The first Homo Sapiens migrated out of Africa about 100,000 years ago spreading far and wide finding themselves and their ancestors around the world, however the Americas were not settles until about 14,000 years ago. This had intrigued Anthropologist and Archaeologist in the early 2000s leading to a huge debate of when did Homo Sapiens arrive in the Americas. Currently the widely held view is that Humans crossed over the Beringian land bridge somewhere between 20,000 and 11,500 which is known as the Clovis period of settlement. However recent archaeological digs have began to shed new light that possibly people arrived in the Americas long before the Clovis hunters arrived. The first archaeological dig to support this idea was the Monte Verde II dig site in Chile which found that humans had settled there as long as 16,500 BCE which is 3,000 years before the accepted Clovis view of 13,500 BCE. However Monte Verde II has been hit with criticism and backlash as people believe there is not enough evidence to support this. However a new dig site has popped up in the Pampas Region of Argentina supporting this claim of humans were here before the Clovis hunters.
The new site is called Arroyo Seco 2, here the researchers led by Gustavo Politis from CONICET and the Universidad Nacional del Centro de la Provincia de Buenos Aires, began to excavate bone remains from extinct species and animal bones that had fractures caused by human tools. Politis used radiocarbon dating to determine the age of the bones found and analyzed the bones under microscopes to get a better picture. The analysis revealed bountiful information including the presence of limb bones from the extinct animals which implies that the human activity of transporting and depositing animal bodies for consumption at this temporary camp. They also found the bones in a centralized area also implying that the people there had designated a certain area for butchering the animals and another for cooking the animal. The microscopic analyzing saw the fractures were probably caused by stone tools as they had the same pattern as other stone tools when used on animal bones. Finally the remains of the bones were dated anywhere from 14,064 to 13,068 years ago which Politis hypothesizes that the humans must’ve occupied the area during the time frame.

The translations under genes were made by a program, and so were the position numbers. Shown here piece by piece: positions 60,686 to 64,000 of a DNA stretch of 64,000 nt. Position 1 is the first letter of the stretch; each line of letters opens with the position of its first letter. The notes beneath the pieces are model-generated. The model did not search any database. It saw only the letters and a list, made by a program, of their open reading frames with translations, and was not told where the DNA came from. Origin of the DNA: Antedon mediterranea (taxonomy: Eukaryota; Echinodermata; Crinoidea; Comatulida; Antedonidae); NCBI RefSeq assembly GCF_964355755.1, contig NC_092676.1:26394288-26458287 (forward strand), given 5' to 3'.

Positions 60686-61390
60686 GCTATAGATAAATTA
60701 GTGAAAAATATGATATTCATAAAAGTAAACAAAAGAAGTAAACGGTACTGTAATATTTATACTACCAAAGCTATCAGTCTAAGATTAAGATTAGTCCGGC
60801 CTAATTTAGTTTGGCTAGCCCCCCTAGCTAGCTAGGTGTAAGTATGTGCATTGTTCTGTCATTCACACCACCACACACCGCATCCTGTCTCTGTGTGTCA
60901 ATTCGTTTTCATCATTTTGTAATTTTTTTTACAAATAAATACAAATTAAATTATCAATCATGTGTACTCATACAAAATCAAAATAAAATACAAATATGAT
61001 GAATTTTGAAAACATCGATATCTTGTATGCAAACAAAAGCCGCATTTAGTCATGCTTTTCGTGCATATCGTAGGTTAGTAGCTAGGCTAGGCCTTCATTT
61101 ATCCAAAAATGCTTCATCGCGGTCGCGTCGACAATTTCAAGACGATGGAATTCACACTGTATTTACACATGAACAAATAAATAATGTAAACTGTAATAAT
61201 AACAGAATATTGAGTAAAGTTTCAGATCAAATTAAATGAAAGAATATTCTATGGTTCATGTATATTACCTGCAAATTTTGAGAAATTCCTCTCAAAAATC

Because of the Arroyo Seco 2 dig site, Monte Verde II was garnered with a lot of supporting evidence from Politis. But more importantly it sheds even more evidence, and tears down the idea of “Clovis first,” that perhaps Humans arrived in the Americas a lot sooner than 13,500 years ago and that the place first settled was not North America but indeed South America. This also shows that Humans were traveling south during the last glacial period, Last Glacial Maximum, which ended about 20,000 years ago. Finally while this evidence might not directly outright say that there was no human intervention it is strongly founded that humans indeed had an impact on the area. Much like global warming there might not be direct evidence that Humans are causing Global Warming but it is backed with heavy evidence that we are indeed playing a part in Global Warming.
If we can prove ourselves wrong about when humans first settled the Americas then what else could we possibly uncover by doing more excavations around the world. Maybe the idea that Humans developed in Africa and migrated around the world from there might not be true, there is still so much to discover about our beginnings and our ancestors and the only place to look is in the ground.